Most organizations have a very set policy about raises and it generally goes on a yearly percentage system. So, if you are making 77, or 82 or even 88 percent of what a man is making to start, and you each get 5% raises each year (that’s assuming he doesn’t get promoted over you or you don’t get promoted over him), the difference very quickly adds up-not just in salary, or salary increases, but also bonuses, which are usually based on a percentage of base pay, the percentage match that’s going into your retirement and your social security benefits. Base pay matters a lot. On average, depending on occupation, the National Women’s Law Center puts the average of lost income at about $406,280 over the course of a woman’s working life. That can top $1 million for Hispanic women and slightly less than $1 million for Black and Native American women. On average, women who have an MBA, law degree or medical degree will lose closer to 2 Million.
Preparing for Negotiation
Now that we know more about the wage gap and how it affects us, let’s talk about how to prepare for a salary negotiation. I can’t express enough how important it is for you to research what you are worth in the marketplace. For example, on salary.com you can put in your industry, job title, geographic location, your education, your experience and a variety of other attributes that will then produce a bell-shaped curve to tell you the range of what others are making on the low end, middle and high-end. It also suggests, based on the information you provided, where your salary should fall within that range. And that range is golden for you. That way you go in knowing what you should be worth to them. We don’t want to give that power to the employer. It’s risky to think, “well, they probably know what this position is worth. I’m sure it’s a fair offer.” It might be, but it might not. Either way, why not research your worth and negotiate for a better salary?
Make sure that you know your complete, prioritized, ideal job offer and how negotiable you are on each item (like benefits, time off, bonus structure, etc.) before stepping into a negotiation. Then, keep in mind that research has shown that women who frame their worth in terms of how it will positively contribute to the team/company have better outcomes and negotiate higher salaries than women who negotiate based on their own merits only. This is because we are all socialized to believe that women should think of others first. Consequently, talking about your education, experience and special skills/attributes will have a more positive affect if you talk about how those things will contribute positively to the team/company.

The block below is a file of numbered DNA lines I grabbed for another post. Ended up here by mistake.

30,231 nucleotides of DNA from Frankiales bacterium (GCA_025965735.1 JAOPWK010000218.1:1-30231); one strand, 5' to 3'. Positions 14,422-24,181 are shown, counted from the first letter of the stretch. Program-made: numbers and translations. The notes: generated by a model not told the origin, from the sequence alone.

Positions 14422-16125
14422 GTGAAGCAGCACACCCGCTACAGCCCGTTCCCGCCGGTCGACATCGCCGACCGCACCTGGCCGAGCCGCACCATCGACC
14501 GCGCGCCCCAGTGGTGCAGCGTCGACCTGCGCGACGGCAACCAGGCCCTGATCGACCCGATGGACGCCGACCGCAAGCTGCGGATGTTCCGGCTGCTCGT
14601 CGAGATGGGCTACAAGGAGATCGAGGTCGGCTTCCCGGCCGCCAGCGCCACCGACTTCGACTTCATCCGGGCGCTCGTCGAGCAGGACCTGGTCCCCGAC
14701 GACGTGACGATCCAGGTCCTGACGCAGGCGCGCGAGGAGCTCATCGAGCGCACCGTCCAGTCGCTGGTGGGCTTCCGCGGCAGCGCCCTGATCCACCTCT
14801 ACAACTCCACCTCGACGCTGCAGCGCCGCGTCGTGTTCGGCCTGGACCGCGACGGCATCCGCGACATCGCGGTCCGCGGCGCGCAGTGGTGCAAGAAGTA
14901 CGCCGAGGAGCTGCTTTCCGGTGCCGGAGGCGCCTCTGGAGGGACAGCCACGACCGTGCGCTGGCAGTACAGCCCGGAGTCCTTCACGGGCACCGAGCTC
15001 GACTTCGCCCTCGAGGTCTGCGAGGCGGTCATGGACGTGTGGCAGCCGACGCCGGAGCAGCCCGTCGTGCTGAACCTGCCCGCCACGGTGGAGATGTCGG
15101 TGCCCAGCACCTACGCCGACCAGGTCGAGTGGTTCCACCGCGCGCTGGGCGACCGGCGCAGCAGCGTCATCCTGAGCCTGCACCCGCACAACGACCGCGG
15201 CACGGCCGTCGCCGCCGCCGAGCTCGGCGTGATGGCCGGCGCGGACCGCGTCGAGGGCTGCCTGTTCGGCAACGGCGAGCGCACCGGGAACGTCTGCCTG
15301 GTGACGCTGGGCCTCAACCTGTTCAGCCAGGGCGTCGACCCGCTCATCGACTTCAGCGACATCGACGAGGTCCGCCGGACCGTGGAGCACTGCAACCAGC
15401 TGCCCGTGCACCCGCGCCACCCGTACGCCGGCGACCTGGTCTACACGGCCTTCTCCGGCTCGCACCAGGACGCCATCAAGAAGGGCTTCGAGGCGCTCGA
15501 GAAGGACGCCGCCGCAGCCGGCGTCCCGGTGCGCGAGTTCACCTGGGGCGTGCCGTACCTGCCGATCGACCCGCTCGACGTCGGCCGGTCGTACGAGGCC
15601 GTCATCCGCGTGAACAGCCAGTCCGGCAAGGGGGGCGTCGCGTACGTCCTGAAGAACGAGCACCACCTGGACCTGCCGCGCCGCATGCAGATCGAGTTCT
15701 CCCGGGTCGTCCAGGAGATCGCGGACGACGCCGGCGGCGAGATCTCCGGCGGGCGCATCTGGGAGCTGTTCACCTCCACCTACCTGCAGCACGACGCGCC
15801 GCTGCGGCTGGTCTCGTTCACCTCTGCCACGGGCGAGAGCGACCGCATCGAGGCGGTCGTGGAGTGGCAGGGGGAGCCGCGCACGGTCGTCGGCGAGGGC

ANGELA HAYES serves as the Associate Director of Alumni and Online Career Engagement. Prior to coming to CSU, she worked as the Assistant Director of Alumni and Graduate Student Career Services at Kansas State University. She has a B.S. in psychology, an M.S. in industrial/organizational psychology and a Ph.D. in professional coaching and human development. She’s a nationally Board Certified Coach and a nationally Certified Health and Wellness Coach.
She has a passion for helping others to see their lives as full of possibilities and un-tapped potential. She views changes/transitions (both planned and unplanned) as opportunities for individuals to discover and plan out what they really want from their careers and lives.